Development of Alcohol Control Policy in Vietnam: Transnational Corporate Interests at the Policy Table, Global Public Health Largely Absent
This paper analyses input from global interests in the policy process leading up to the passing of alcohol control legislation in Vietnam in 2019. The global alcohol industry now relies on growth in volume in emerging markets in middle-income countries such as Vietnam, a large, rapidly industrializing country with a youthful population and emerging middle class. The industry’s role in the alcohol policy process is compared with that of global health interests.
Document analysis of letters and English language media coverage was supplemented by and triangulated with data from key informants on changes in the content of draft alcohol legislation and participant observation.
The alcohol legislation was negotiated in the context of active engagement from the global alcohol industry and some input from global public health interests. The global alcohol industry established a partnership relationship with politicians using CSR and funded a local employee in Hanoi over the decade prior to the draft legislation being considered. Direct lobbying took place over the content of the legislation, which went through six published drafts. Trade and investment agreements provided a supportive environment and were referred to by both politicians and industry. In contrast, public health resource was limited and lacked the support of a normative global policy to counter the economic imperatives. Vietnamese Ministry of Health proposals for cost-effective alcohol policy was not enacted.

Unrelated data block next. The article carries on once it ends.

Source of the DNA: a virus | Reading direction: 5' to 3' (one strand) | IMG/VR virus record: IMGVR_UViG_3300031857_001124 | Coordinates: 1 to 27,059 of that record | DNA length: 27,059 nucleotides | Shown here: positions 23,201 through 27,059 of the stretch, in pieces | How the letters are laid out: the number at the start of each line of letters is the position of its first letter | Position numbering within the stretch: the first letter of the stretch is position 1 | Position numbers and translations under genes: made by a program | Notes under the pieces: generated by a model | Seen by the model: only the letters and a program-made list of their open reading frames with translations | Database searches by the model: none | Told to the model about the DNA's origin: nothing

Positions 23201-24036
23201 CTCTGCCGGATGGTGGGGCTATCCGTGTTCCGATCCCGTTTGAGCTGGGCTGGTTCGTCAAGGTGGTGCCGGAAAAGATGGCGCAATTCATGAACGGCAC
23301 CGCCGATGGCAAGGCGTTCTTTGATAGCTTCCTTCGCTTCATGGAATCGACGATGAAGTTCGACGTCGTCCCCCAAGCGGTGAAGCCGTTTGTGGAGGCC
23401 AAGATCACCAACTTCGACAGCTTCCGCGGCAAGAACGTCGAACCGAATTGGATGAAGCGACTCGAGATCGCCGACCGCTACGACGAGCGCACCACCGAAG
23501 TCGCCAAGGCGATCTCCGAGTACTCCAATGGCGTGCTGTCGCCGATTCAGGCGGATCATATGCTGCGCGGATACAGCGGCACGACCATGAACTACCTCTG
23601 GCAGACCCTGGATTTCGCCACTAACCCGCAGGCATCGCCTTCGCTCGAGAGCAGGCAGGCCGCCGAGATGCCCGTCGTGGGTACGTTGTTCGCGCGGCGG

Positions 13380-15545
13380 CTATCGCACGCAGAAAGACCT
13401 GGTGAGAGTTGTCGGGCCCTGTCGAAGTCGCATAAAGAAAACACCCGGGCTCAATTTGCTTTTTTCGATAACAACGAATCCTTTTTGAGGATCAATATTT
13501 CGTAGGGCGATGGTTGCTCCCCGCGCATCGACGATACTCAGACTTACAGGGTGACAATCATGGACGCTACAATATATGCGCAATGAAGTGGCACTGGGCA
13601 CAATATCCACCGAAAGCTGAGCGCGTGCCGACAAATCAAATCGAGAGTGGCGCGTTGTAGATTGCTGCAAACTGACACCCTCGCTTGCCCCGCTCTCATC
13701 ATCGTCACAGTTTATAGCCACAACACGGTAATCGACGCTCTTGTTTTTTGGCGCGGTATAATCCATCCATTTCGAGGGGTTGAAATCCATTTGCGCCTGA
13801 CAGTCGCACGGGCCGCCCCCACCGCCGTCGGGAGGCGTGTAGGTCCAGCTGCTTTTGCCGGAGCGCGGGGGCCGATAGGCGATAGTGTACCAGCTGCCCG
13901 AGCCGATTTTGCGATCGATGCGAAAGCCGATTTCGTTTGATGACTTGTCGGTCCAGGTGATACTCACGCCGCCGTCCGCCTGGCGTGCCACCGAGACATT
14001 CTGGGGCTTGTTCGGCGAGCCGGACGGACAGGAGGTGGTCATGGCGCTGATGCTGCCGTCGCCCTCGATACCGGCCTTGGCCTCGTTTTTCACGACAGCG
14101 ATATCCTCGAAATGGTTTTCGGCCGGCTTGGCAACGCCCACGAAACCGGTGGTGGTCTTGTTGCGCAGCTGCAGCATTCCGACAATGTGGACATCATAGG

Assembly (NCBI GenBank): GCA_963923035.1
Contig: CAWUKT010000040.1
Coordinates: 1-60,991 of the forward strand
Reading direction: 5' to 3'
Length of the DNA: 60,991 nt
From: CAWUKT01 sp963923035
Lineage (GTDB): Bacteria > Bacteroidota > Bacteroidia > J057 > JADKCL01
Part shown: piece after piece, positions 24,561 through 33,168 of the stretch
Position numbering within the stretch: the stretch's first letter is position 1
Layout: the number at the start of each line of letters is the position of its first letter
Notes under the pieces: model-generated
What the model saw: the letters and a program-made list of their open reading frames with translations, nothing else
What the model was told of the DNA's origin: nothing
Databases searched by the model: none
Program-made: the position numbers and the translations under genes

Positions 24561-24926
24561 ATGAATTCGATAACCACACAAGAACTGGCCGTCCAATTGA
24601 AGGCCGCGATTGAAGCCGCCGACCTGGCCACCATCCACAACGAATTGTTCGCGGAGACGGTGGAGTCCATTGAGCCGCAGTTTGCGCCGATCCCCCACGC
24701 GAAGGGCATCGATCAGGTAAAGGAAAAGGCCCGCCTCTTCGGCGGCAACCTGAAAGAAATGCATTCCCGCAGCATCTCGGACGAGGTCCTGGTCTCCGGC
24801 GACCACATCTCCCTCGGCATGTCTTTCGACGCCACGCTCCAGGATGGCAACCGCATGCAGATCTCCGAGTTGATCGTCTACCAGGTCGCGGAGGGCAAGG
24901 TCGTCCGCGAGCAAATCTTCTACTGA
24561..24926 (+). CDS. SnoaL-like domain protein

Global commercial interests employed their considerable resources to engage in corporate social responsibility (CSR) and build partnerships with policymakers over a long period, contributing significantly to an environment unsupportive of enacting effective alcohol control policy. The absence of structural support from a global health treaty on alcohol and the lack of an equivalent level of long-term sustained input from global health actors contributed to the legislative outcome, which excluded proposed cost-effective policies to reduce alcohol harm.